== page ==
Racism will dominate election

America is, by and large, a nation dominated by racists and racism is expected to play a huge role in the upcoming Presidential elections.

As the presumptive Democratic Presidential nominee, Sen. Barack Obama had to overcome racism in his own party to gain the nomination. Now he faces unrelenting racism from the Republican spin machine.

But Republicans are already learning that racism can backfire on them.

Reports The Associated Press:

A Republican congressional candidate in a majority-white Mississippi district runs ads trying to tie his Democratic rival with Barack Obama’s former pastor, seen by some as an anti-white firebrand. Democrats distribute fliers accusing the Republican of wanting a statue to honor the founder of the Ku Klux Klan.

The only black justice on the Wisconsin Supreme Court is defeated after his rival runs an ad with the justice’s picture next to that of a black convict. A watchdog group calls it a "disgraceful attack."

In South Carolina, a Republican challenger for the U.S. Senate airs an ad with people stepping over wire fencing and protesters holding "Secure Our Borders" signs. It includes a man and woman saying, "Muchas gracias, Lindsey Graham," the incumbent Republican.

In the first year a major party is poised to choose a black nominee for president, American politicians are still appealing to voters’ racial fears, with varying degrees of success.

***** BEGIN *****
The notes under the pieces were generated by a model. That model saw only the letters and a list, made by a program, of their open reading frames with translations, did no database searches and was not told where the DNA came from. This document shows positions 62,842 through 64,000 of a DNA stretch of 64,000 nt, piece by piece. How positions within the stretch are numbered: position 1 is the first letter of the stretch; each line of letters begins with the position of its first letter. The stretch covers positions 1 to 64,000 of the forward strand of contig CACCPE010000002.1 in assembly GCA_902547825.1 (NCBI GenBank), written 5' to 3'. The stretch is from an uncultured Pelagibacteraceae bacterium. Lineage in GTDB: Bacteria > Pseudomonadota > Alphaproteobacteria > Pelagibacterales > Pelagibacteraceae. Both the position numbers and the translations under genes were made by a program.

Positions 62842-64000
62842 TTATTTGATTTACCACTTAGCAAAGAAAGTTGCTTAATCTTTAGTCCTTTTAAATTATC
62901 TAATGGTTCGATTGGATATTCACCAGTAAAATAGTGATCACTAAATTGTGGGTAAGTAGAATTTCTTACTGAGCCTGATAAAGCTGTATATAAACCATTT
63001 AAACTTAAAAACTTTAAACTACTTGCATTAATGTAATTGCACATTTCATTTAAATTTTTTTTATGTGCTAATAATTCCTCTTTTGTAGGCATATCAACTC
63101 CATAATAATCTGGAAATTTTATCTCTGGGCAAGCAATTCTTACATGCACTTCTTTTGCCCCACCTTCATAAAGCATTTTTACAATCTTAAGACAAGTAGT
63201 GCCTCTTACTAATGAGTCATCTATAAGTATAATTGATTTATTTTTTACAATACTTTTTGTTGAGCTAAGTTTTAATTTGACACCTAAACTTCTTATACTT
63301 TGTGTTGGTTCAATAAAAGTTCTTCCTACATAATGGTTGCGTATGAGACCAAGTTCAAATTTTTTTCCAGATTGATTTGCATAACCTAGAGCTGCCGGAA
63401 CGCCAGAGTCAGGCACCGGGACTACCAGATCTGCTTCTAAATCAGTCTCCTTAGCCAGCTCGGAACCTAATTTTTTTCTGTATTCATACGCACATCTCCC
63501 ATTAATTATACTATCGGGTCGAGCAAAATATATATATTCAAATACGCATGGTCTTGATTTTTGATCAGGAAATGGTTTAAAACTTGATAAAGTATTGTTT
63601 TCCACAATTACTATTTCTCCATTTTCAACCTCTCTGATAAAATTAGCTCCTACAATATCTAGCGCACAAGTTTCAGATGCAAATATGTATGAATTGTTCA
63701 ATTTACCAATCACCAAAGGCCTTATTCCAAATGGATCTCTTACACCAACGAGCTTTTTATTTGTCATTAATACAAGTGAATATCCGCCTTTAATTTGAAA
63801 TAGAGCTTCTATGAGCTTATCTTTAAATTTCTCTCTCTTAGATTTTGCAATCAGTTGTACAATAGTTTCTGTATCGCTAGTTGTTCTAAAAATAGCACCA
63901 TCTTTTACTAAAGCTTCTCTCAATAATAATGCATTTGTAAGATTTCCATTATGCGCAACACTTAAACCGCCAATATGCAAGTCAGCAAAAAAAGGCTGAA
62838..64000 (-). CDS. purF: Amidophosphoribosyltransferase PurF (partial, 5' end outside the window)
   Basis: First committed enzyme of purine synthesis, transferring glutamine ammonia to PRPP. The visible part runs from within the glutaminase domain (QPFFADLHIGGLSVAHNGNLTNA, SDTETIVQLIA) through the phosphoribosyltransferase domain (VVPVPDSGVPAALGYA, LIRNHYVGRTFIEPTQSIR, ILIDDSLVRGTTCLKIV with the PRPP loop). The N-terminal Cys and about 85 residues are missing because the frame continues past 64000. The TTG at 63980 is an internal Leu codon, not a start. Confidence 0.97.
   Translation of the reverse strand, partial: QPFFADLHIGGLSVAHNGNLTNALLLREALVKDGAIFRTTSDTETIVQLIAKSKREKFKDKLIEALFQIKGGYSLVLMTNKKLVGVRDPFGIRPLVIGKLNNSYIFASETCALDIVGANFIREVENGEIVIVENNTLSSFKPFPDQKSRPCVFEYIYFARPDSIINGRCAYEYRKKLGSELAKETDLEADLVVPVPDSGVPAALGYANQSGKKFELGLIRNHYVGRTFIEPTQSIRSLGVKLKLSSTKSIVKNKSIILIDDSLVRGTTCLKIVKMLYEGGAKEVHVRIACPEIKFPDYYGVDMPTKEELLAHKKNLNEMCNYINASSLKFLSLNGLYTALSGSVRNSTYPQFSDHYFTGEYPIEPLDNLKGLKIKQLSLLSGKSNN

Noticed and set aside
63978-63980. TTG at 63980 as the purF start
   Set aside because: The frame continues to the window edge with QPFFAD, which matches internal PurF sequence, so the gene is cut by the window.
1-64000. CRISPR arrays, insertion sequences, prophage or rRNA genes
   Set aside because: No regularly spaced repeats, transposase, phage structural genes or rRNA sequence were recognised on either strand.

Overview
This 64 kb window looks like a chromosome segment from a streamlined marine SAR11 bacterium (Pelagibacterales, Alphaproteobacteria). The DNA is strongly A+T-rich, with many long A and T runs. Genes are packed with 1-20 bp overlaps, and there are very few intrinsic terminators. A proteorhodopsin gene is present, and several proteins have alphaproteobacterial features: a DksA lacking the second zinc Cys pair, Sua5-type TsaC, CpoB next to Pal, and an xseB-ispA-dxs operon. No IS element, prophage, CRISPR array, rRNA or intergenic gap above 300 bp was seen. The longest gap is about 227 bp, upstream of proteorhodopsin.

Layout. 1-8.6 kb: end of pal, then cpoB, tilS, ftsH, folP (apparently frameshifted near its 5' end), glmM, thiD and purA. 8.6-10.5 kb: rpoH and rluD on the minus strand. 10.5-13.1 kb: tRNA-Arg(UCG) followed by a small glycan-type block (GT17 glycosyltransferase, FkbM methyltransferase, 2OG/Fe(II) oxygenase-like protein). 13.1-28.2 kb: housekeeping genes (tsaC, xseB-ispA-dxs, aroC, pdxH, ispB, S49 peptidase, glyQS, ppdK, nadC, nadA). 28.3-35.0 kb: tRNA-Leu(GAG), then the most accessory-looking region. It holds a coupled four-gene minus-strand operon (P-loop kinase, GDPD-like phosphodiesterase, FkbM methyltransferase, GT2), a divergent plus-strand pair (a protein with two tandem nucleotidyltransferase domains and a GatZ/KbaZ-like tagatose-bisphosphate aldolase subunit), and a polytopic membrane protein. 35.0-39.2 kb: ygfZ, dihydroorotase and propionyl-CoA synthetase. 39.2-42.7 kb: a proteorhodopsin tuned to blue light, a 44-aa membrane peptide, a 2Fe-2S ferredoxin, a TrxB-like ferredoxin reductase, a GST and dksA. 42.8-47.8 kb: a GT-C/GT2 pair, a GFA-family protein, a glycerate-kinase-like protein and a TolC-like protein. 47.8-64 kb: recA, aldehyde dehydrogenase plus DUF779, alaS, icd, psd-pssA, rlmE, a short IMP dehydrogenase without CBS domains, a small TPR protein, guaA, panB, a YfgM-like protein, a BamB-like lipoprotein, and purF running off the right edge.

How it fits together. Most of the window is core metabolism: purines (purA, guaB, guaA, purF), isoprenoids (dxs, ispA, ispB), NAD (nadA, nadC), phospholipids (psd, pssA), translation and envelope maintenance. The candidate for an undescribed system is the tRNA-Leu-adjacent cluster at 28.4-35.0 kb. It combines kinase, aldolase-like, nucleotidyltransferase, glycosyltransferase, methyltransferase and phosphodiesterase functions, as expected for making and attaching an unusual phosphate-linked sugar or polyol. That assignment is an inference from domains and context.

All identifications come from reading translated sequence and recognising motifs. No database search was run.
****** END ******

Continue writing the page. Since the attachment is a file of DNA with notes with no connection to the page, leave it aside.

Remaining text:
"Racial fears and racial conflict are certainly not segregated to the South," said Michael Dawson, a University of Chicago political scientist who has studied race in politics. "Certainly, I think we see it in most parts of the country."

Republicans have a long — and often successful — history of trying to label local Democrats as national Democrats, even when the local candidate disagrees with the national party on some issues.

That happened a few weeks ago in special elections for open congressional seats in Mississippi and Louisiana, where the Democrats both ran as anti-abortion and pro-gun candidates — positions that put them at odds with their national party.

After both Democrats won, Republican campaign leaders immediately said they would re-evaluate their strategy because the tactic appeared to backfire by increasing black voter turnout for the Democrats.